Photos of Portage / Canoe Carry Signs

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"In the Adirondacks the French word "portage" is eschewed and "carry" is used instead, both as a verb and noun."

I find this interesting. I think in Maine this is mostly the case as well. I wonder why? Do you suppose it's because of an American cultural denial of French influence in the Northeast dating back to colonial times?

There's a similar cultural 'denial' that exists within the mountain climbing world in the UK. There, the word used for descending on a rope is the German word 'abseil'... literally, down-rope, while in France the word is 'rappel', "to recall, or bring oneself back".

I think in the UK there exists a cultural enmity against the French and French culture owing to so many wars fought between them over the centuries, hence the preference for the German term in spite of having fought two world wars against Germany in modern times!! Perhaps the use of carry vs. portage is a similar example of a cultural schism?

I doubt it had anything to do with a cultural schism, but what do I know. The thing that intrigues me is why the Hawaiians and other Pacific Islanders use the word "Hut" to denote changing paddling sides, like in Canada and the US.
 
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The thing that intrigues me is why the Hawaiians and other Pacific Islanders use the word "Hut" to denote changing paddling sides, like in Canada and the US.

I wasn't aware that was where the "hut" came from. Presumably we adopted it from them? It seems like a natural noise to make, basically just a grunt.

There were groups of First Nations in northern Saskatchewan who switched sides regularly but I don't ever recall anyone mentioning that either paddler called out the change in any way. Just that they'd switch every so many strokes.

Alan
 
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"In the Adirondacks the French word "portage" is eschewed and "carry" is used instead, both as a verb and noun."

I find this interesting. I think in Maine this is mostly the case as well. I wonder why? Do you suppose it's because of an American cultural denial of French influence in the Northeast dating back to colonial times?

When tripping in mixed company (i.e., with both Yanks and Canuks), it's nice that "carry" avoids the question of "PORTage" vs. "porTAGE".

France was our first ally, so that would argue we should eat the fromage and take the portage.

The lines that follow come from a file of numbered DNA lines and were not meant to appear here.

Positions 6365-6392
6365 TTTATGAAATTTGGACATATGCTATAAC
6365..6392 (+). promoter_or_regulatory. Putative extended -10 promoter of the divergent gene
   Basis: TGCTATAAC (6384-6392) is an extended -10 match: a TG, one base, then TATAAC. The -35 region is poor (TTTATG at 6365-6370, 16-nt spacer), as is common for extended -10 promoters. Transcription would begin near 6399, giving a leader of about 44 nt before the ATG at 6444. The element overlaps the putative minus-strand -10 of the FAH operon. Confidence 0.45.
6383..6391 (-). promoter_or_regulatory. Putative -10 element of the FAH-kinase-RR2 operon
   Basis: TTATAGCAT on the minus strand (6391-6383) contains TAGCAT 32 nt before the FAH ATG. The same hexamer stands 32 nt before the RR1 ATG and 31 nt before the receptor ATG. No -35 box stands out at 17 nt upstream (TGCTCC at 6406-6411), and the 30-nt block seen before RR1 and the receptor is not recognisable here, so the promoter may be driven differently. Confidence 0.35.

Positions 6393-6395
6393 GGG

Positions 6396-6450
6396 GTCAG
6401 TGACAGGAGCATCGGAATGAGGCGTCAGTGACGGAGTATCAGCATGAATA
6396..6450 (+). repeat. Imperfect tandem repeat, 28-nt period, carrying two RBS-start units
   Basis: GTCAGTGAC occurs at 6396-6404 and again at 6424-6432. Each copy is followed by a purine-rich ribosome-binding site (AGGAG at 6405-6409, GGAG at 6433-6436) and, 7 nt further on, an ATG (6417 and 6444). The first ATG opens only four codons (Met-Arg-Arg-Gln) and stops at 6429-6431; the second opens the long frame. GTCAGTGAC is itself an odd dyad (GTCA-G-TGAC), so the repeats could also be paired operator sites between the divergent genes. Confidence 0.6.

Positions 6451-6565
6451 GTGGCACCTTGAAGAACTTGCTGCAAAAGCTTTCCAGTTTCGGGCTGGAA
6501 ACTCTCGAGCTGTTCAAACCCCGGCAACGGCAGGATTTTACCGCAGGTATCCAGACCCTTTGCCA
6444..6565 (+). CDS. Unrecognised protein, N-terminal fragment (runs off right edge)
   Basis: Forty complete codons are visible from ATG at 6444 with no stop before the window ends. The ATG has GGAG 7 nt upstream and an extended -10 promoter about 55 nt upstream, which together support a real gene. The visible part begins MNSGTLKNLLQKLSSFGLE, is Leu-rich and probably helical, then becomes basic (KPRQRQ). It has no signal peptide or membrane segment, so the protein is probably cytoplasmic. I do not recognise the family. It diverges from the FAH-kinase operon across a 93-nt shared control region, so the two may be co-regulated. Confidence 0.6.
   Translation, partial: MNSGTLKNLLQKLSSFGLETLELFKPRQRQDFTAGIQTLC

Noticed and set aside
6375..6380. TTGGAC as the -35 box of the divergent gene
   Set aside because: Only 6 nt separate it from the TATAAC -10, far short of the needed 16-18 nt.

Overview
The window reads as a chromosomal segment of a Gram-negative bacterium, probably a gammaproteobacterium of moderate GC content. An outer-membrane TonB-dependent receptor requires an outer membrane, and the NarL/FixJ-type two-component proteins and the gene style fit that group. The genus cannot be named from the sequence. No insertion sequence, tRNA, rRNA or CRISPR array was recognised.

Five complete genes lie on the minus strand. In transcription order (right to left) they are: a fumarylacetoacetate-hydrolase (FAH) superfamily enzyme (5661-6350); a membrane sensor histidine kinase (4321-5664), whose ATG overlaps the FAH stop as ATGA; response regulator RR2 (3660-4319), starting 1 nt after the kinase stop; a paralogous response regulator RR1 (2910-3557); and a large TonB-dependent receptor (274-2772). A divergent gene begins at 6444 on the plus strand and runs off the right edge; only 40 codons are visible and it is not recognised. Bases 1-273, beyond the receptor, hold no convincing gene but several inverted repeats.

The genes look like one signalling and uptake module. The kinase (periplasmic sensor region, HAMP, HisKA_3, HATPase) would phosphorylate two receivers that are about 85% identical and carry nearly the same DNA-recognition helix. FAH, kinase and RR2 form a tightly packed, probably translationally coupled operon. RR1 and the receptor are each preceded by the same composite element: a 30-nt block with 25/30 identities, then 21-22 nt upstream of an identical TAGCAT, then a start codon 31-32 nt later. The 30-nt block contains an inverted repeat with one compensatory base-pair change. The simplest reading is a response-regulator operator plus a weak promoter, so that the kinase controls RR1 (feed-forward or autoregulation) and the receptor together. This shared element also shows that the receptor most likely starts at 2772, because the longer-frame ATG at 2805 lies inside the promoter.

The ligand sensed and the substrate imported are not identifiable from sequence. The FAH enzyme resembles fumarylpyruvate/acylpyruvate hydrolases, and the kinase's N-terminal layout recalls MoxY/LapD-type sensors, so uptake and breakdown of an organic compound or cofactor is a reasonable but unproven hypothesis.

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Bowron Trip 054.JPG Bowron Trip 059.JPG Responding to PPine's comment, while it doesn't quite match Glenn's sign above the Raquette Falls, I've always liked this one at the Isaac Falls in Bowron Provincial Park in BC.

I think I know why it is signed that way...

Bruce
 
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Just a quick aside...the remains of that canoe on the sign at Raquette Falls is from a Cortland College physical education class. The gents in the canoe decided they didn't want to carry the boat over and figured they would just paddle though instead. Obviously, that didn't work. While I wasn't there to witness it, I've been on the teaching staff of the recreation department's outdoor education staff since the mid-70s and every time we approach that Falls, we use that canoe as a teachable moment.

That's all for now. Take care and until next time...be well.

snapper
 
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Thunderhouse-Warning-Sign.jpg?resize=491%2C369.jpg


This port is NOT optional.. Before it went up some tried to get around on the right as old topos were mismarked
 
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Yup
1st time MDB and I went to St Regis pond we completely missed that sign, paddling instead to the other corner and carrying (not portaging) to Green Pond and then to St Regis
Oops! That was in 1978 and for four days we saw not another soul!
 
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Yup
1st time MDB and I went to St Regis pond we completely missed that sign, paddling instead to the other corner and carrying (not portaging) to Green Pond and then to St Regis
Oops! That was in 1978 and for four days we saw not another soul!

Awesome - was up there in September and stayed on St Regis Pond. Maybe we can get on the water together next summer?
 
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It's called a port up here. I've put a few hundred signs up, started with these heavy duty ones...
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Then moved to the yellow (that's my buddy, Chainsaw Rob)
y6pFyPG.jpg


Now we use cheap plastic ones, think we put up around 20 last year.
 
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Most of the portages where I go have no markings. It is wilderness parks or Crown land. You have to look for openings in the bush along the shore or use your map to find the right bay to look in. On rivers it is a lot easier but you have to pay attention and it helps to map recce first so you know what is coming. There are occasionally blazes on the trees or a bit of orange tape if you are lucky. I taped one entire route and it was all gone the following year. Possibly some over zealous leave no tracer.

This is old school travel and not for novices. Charlie Simard told us to look for oak trees that mark the portages and campsites here. That works about 80% of the time. So maybe those are the signs ?
 
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